Speeding Up your Website with Varnish

Varnish Cache is a popular caching HTTP reverse proxy. Awhile back, I wrote about using nginx as a reverse proxy. But while nginx is great as a reverse proxy, it doesn’t perform caching. Caching can be highly desirable for a website or web application that needs to serve lots of static content. Most generic websites fall into this group, while more dynamic web applications may or may not benefit from caching.

Varnish sits in front of any HTTP compatible server, and it can be configured to selectively cache the contents. It will almost certainly deliver the cached content faster than the backend — especially if the requests ordinarily take some processing on the backend, such as to render or look up a resource on the filesystem or in a database. While the default storage mechanism for Varnish is backed by the filesystem, it can be configured to allocate storage with malloc using RAM to cache directly. Read more on Speeding Up your Website with Varnish…

Beware the Elvis Operator in Groovy

While implementing a really simple caching mechanism in a Grails app, I came across what seemed like some odd behavior. I had an array of objects that would be built up within a function if not passed from the caller. To keep it as an optional argument, I had a default value of “null.”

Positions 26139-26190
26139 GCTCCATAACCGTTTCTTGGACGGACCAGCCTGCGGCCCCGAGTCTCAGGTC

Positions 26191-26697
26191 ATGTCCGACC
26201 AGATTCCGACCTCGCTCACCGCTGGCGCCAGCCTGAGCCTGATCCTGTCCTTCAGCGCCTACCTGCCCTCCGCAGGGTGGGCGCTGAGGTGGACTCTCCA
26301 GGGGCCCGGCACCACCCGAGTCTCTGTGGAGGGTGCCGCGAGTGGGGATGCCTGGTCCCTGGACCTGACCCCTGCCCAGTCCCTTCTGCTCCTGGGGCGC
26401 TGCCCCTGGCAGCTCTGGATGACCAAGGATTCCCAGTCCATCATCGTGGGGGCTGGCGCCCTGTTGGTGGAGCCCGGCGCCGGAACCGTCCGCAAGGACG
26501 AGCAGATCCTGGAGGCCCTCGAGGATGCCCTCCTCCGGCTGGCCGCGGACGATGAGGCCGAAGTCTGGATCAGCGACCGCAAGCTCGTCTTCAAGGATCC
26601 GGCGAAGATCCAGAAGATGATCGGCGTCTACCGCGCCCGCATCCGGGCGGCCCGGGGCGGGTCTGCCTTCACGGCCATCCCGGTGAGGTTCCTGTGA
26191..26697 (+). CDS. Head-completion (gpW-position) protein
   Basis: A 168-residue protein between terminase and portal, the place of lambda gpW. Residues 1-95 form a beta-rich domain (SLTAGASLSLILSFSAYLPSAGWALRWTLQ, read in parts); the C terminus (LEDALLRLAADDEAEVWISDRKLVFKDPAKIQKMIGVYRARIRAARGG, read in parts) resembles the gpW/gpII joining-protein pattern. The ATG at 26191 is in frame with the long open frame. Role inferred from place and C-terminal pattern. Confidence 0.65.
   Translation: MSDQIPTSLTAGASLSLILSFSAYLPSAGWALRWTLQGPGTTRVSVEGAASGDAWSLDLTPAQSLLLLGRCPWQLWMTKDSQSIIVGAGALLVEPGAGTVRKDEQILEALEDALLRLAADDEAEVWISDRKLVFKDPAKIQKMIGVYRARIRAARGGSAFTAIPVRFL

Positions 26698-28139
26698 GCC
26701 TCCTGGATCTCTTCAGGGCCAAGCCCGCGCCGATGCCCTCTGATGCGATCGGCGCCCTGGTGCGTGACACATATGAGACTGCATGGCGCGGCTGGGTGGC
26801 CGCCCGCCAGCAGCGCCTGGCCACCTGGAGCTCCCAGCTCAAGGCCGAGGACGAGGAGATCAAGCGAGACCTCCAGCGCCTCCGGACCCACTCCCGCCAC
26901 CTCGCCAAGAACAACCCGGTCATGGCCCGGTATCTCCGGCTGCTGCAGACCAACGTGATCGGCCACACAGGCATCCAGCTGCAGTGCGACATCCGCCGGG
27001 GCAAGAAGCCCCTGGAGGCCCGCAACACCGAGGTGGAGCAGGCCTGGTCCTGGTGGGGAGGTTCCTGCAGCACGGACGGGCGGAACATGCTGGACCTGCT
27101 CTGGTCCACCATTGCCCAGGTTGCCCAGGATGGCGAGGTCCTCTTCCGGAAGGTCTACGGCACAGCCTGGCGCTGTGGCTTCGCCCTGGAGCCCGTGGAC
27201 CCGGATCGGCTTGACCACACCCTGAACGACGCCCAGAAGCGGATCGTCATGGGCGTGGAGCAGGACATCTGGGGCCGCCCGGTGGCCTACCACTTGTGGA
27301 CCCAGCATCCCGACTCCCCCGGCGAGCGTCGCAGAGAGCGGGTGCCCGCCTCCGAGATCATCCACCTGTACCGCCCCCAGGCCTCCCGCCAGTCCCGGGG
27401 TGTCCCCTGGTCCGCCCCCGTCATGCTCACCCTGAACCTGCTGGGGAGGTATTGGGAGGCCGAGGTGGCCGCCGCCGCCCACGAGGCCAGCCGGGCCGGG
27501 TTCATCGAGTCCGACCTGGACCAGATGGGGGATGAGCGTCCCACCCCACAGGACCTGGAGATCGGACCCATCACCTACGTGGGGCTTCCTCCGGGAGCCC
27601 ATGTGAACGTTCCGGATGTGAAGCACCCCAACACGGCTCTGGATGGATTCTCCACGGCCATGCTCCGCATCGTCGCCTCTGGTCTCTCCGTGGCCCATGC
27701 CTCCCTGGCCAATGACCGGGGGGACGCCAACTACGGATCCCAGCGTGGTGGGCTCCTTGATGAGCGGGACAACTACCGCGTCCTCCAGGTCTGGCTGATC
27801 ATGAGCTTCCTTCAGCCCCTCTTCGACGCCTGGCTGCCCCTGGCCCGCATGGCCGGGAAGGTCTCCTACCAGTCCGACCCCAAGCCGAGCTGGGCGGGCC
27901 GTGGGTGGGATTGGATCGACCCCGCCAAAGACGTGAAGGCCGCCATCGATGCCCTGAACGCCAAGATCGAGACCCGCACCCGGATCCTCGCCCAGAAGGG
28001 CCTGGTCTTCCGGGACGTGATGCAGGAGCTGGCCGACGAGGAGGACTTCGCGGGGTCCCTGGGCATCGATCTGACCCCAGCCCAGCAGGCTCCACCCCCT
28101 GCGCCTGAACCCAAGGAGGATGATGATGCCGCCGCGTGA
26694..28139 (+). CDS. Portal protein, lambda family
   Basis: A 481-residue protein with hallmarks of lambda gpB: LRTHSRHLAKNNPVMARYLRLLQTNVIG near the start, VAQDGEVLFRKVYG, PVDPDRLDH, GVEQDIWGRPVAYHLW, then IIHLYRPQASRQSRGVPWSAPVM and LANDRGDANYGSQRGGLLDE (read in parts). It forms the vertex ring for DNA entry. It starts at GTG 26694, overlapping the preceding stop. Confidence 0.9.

def doStuff(arg1, arg2 = null) {
    arg2 ?: DomainClass.findAll(it.property == arg1)
 
    // Do stuff
}

This strategy was working most of the time, but there were still spurious database accesses whenever an empty array was being passed in. As it turns out, the spurious database accesses were occuring whenever the parent was passing an empty array for arg2. In Groovy, empty collections are falsy, as are empty strings and the number 0.

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Generic Memoization in C#

I have seen some very nice, generic forms of memoization in the dynamic languages I’ve used. In languages like Ruby and Perl, for example, dynamically redefining a method to be a memoized version of itself is a good way to transparently handle it. However, I haven’t seen any examples of generic case memoization for C# methods that I’ve been happy with. So I took a stab at it.

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